When workers finish their work retrofitting a 1920s-era house near Harvard’s campus in Cambridge, Massachusetts, the house will look essentially the same as it did before from the outside–but it will run on almost no energy.
The renovation of the former single-family home, now the headquarters of the Harvard Center for Green Buildings and Cities, is an attempt by the HouseZero project to demonstrate that it’s relatively easy to transform ordinary houses to eliminate their carbon footprint. Homeowners might think that making their homes more efficient will require huge renovation costs for little energy (and cash) savings. This project is hoping to prove otherwise, and be a model for other projects to emulate.
After a few years of intensive research–including reading hundreds of studies–on what was possible, the HouseZero team landed on several goals. After the redesign, developed with the architecture firm Snøhetta, the house should no longer need electric light during the day. The tiny amount of electricity used can be provided by rooftop solar panels. Instead of a standard system for heating and cooling, the house will use ventilation and tweaks to the design to stay comfortable passively; on the coldest days, a geothermal system will provide extra support. The house will also produce zero carbon emissions–including emissions from the “embodied” energy in the materials used in the new construction.
All of this is going to be accomplished using existing technology that homeowners can purchase now. “We could have done something that’s futuristic,” says Ali Malkawi, professor of architectural technology at the Harvard Graduate School of Design, director of the Harvard Center for Green Buildings and Cities, and the founder of the HouseZero project. “But what we chose to do is use existing ideas and technologies, put them all together, and see what we can do and push and reach goals that no one has reached before in terms of retrofits.” (One small, separate section of the building will test a more advanced design that could go even further.)
The building is in a historic district, which added another layer of difficulty to the design. The appearance from the outside had to stay essentially the same, though the renovation has enlarged the windows slightly to let in daylight–no one should have to switch on a light until the sun goes down.
The windows are also key to making the building comfortable without traditional heating or air conditioning. Using sensors that monitor humidity, temperature, and air quality, the windows will automatically open and close throughout the day and night, using algorithms to predict what actions it needs to take to keep the building warm or cool the next day.
“If you want to open the window yourself, you can,” says Malkawi. “But at the same time, the building by itself knows its need for ventilation, and it adjusts itself and opens up in relation to occupant health. If there’s a need for ventilating the building, it will automatically open the windows.”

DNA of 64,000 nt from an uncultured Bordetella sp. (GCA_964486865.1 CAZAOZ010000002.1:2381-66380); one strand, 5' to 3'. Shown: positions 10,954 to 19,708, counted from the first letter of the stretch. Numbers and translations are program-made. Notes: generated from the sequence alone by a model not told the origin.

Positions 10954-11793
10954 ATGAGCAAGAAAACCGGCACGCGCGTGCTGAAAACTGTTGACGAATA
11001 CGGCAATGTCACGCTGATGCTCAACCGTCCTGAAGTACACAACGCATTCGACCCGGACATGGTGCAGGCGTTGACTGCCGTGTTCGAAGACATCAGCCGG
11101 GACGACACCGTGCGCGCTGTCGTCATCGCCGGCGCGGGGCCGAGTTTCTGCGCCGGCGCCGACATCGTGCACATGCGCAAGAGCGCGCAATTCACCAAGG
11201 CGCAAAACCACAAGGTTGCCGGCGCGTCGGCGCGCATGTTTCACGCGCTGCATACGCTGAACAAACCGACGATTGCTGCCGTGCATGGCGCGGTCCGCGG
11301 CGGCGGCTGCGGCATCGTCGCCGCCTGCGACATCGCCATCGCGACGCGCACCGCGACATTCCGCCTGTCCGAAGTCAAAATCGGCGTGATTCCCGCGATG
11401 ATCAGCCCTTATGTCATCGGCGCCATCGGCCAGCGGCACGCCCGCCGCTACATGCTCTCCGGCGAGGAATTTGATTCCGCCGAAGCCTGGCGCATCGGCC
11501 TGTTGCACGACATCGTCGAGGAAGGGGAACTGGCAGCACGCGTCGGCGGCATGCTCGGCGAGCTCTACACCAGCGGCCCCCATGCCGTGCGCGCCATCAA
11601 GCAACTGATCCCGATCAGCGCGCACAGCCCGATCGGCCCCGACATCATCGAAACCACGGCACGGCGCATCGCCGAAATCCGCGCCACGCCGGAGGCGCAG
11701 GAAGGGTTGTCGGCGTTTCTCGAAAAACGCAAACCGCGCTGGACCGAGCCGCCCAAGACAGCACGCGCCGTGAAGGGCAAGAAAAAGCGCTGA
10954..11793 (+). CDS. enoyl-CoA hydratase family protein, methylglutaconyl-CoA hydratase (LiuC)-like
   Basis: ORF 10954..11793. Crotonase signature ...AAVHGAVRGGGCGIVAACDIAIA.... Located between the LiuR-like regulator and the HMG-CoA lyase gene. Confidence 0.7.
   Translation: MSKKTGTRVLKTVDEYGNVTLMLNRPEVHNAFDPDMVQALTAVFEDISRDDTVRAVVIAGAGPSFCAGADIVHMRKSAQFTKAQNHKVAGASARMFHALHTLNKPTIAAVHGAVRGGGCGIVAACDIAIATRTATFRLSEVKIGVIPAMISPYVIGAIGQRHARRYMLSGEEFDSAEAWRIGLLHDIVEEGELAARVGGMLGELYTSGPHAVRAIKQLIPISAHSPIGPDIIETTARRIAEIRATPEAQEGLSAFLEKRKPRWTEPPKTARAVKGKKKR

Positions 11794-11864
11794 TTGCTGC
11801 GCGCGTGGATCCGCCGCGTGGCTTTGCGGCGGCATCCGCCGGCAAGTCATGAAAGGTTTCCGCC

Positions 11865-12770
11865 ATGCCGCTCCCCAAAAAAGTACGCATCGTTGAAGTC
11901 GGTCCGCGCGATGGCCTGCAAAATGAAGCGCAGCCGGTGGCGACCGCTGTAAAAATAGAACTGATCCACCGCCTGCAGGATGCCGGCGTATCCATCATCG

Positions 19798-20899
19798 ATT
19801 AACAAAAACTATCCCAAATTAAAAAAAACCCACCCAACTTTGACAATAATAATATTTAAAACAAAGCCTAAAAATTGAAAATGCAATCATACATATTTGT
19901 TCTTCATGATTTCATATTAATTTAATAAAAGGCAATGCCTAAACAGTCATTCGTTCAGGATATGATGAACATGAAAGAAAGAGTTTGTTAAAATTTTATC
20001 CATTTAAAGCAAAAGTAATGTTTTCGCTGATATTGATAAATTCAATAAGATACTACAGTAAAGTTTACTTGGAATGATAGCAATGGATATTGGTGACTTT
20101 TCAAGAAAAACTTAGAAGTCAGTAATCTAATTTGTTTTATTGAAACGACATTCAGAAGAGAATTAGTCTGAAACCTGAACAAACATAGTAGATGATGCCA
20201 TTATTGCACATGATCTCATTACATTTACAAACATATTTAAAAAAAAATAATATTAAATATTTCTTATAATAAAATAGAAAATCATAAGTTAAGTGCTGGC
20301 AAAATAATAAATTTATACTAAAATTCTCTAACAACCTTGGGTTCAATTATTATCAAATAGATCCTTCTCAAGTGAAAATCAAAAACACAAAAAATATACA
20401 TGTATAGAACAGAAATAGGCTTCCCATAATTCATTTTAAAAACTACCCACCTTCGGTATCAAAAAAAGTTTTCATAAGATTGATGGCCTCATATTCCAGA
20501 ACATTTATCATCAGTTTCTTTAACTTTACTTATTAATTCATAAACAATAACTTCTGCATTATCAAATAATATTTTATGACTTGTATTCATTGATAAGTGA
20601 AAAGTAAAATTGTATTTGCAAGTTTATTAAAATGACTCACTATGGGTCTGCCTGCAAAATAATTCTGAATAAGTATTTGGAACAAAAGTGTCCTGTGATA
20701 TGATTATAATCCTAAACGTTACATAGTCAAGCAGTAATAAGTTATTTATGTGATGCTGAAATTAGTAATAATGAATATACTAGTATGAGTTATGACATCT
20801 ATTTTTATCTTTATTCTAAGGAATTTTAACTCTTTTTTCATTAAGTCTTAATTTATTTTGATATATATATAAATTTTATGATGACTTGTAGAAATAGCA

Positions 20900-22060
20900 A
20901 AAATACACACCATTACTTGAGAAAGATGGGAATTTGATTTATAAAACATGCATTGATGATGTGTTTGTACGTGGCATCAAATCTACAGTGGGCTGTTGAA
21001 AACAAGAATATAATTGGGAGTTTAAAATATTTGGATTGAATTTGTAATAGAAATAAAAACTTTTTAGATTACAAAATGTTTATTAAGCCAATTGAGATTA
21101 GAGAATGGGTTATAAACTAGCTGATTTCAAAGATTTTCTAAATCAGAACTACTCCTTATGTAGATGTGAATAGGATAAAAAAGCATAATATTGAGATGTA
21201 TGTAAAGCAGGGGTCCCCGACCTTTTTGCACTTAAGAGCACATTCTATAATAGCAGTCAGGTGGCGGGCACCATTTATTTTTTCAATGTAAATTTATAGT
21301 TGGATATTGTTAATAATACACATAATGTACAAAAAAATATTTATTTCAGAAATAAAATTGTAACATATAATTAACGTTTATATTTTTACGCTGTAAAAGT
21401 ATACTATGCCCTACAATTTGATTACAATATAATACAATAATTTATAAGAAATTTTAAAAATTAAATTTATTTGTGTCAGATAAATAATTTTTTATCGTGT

Since adding mass to a wooden building can help it retain heat in the winter and stay cool in the summer, the redesign includes new concrete floor slabs to increase mass. A solar vent draws air up from the basement to help keep the building ventilated. The new windows, which are triple-glazed, are tightly sealed, so when they are closed, they also help keep the temperature comfortable. In extreme weather–during a deep freeze in February, for example–the building can use heat from a new geothermal heat pump installed beside the house.
Solar panels on the roof will generate enough electricity to offset the little that is used to power computers and other equipment, as well as offset the energy used in the materials in the retrofit, so the building has no carbon footprint.
The building’s performance will be measured through a network of sensors and studied so the results can be shared with homeowners who want to do the same thing or use some of the ideas. “If a homeowner wants to see the importance of the geothermal, we’ll be able to quantify that and they’ll be able to use that portion only if they don’t want to use the ultra-efficiency that we have,” says Malkawi.
Though the researchers haven’t quantified the costs yet for homeowners (or how quickly those costs could be offset by savings on energy bills), they plan to share the the full budget of the retrofit. The HouseZero project will be more complicated than a project at a typical home because it’s also converting the space to work well as an office and lab; Malkawi says that cost for homeowners should be affordable. “This can be done in a relatively inexpensive fashion,” he says.
For homeowners, making similar retrofits would save money–collectively, U.S. property owners spend more than $230 billion a year heating, cooling, and powering homes. The retrofits could also curb a major source of climate pollution. While it’s easier to make newly built houses ultra-efficient, most homes in the U.S. already exist–and buildings account for nearly 40% of carbon emissions in the country, more than any other sector.